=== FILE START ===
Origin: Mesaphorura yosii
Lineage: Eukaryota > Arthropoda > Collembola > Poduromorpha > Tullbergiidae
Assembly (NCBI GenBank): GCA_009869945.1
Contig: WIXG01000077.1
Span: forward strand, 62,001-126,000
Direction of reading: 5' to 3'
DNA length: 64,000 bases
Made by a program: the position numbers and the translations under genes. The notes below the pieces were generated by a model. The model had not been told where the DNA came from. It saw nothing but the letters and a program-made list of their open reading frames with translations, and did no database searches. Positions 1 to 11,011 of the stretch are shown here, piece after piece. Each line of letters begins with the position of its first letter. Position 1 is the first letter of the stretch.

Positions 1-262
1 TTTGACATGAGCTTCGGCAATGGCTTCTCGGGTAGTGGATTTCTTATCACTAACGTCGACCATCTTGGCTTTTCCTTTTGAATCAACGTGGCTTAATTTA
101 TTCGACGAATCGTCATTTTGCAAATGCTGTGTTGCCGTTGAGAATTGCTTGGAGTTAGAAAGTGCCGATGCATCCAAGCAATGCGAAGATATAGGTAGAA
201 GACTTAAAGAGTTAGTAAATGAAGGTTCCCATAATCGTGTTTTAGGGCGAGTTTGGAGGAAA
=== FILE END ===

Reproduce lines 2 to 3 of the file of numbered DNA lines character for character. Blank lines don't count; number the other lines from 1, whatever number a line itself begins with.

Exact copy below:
Lineage: Eukaryota > Arthropoda > Collembola > Poduromorpha > Tullbergiidae
Assembly (NCBI GenBank): GCA_009869945.1